Dr. Splatt's Roadside Attraction
Dead critters teach kids valuable lesson
Heidi B. Perlman, AP, Concord Monitor & New Hampshire Patriot, June 2001
LOUDON - Brewster Bartlett keeps his house filled with his favorite kind of animals: dead ones.
He's got raccoon skins, a collection of picked-clean deer skulls, cat and dog bones, a full skeleton from a mouse and a near-complete snake skin he keeps rolled in a ball. Not to mention the 2-foot stuffed rat his 3-year-old son keeps close by.
The macabre collection started off as a hobby but is now a key part of Roadkill 2001, an educational program started by the so-called "Dr. Splatt" at Simmons College in Boston to teach a type of science hard to find in any textbook.
"Kids today don't know the difference between an opossum and a raccoon when they run by," he said. "But when they see them lying dead in the road, they stop, ask questions, and learn."
The goal of the program isn't just to teach children to identify dead animals. Its aim is also to teach students about technology, their environments, and the live animals around them.
Bartlett developed the idea in 1992, on his way home from a seminar at Simmons, where he and a group of New England science teachers had decided to start an environmental monitoring project.
The topic they agreed on was lichens, the slow-growing green, fuzzy mold that appears on trees. The goal was for schools in different areas to participate and communicate their findings through e-mail.
But Bartlett was bored by the whole idea and came up with what he thought was a better one as he drove past a dead skunk.
"I made a few calls and found out that the Department of Fisheries and Wildlife only monitors bear, moose and deer that are killed," he said. "They said it was because they don't have enough people to do more. But I knew where we could find plenty of people to do the work."
The concept is a little gross, but simple.
Children from participating schools are responsible for monitoring and keeping track of the dead animals they see on the side of certain roads over a set time. When that period ends, the students draw conclusions from their data about the animal population in that region, as compared to findings in other communities.
A federal grant awarded to Simmons got Bartlett started in 1993 with a Web page that allowed schools to submit their findings and read results from other areas. Soon 100 schools from around the country were involved.
But when the grant ran out last year, the college dropped the program. It was recently put back online by EduTel, a Leominster, Mass.-based educational Web site. About two dozen schools have signed up for the program this year, and Bartlett said he hopes more will follow.
"I'd love to get to the point where we're doing the whole world," he said. "I'd love to know how many kangaroos are killed each year in Australia."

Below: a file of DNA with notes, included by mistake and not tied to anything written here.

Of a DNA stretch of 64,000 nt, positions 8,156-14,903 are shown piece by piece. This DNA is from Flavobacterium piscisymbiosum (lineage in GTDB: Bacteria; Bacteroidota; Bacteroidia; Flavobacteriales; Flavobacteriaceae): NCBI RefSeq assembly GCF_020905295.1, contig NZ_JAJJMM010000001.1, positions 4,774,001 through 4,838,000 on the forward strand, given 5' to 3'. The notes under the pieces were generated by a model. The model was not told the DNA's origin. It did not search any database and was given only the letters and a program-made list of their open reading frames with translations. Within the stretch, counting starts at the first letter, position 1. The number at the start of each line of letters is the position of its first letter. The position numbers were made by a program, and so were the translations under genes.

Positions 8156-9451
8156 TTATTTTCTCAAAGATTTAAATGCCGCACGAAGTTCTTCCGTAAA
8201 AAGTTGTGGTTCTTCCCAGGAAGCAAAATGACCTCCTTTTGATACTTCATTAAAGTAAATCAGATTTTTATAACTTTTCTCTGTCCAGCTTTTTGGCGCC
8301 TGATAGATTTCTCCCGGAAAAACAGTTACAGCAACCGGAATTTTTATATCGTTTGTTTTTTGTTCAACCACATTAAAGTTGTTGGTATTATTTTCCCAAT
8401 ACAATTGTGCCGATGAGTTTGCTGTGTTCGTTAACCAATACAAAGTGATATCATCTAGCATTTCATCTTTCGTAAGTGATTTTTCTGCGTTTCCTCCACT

Disgusting? Slightly, but also educational and completely fascinating for children, said Sheila Adams, a sixth- and seventh-grade teacher at Rye Junior High School who has been using the project for eight years.
Though she insists her students only look - and never, ever touch - she encourages them to examine the animals closely and to write down everything they see.
"The fun part is watching things happen," she said. "Sometimes we find patterns and sometimes we don't. But after this many years, we've developed a pretty good profile for the animal populations in our town."
Over time, kids have found dead cats, dogs, birds, turtles, frogs and even a fish squashed on the side of the road.
One student came up with Bartlett's now famous "Dr. Splatt" moniker, and another came up with a word for animals that are so squished they can't be identified: URPs, or Urban Road Pizza.
"I always thought roadkill was really disgusting," said 12-year-old Lorelle Dennis, one of Adams's seventh-graders. "Now when I see dead animals I don't look away, I chart them. Now they're more interesting to me."
Bartlett travels to schools in New England while they work on the project to check their progress and to give them an up-close look at his own collection.
Most are fascinated by his animal bones, jockey for a chance to pet his raccoon hide and oooh and ahhh at his snake skin.
It's when he explains how some of them died - like the squirrel he found flattened in front of his house - that the weak-stomached turn away.
But it all works together to drive home the idea that humans are encroaching on the space that the animals had first, he said.
"Kids just have no idea how many animals are out there and how many are killed every day because of cars," he said.
"In addition to everything else they learn, this is a real wake-up call for them."
Wesley Chaput, a 13-year-old seventh-grader in Adams's class, agreed.
"The animals were here first and then we came in and made all the cars and the roads," he said. "I know I wouldn't like it if I was run over by a car. I feel sorry for them."
Related Reading - From Melissa Kaplan...
Interested in doing a little field research on your own? Some recommended resources are:
Flattened Fauna: A
Field Guide to Common Animals of Roads, Streets, and Highway
That Gunk on Your Car:
A Unique Guide to Insects of North America
The Original Roadkill
Cookbook and The Totalled Roadkill Cookbook
If you aren't too grossed out by RK (aka DOR - dead on road), check out the stuff that lives on and in you:
Furtive Fauna and Fearsome
A Field Guide to the
Invisible and A Field Guide to Germs
All of these and more can be found on:
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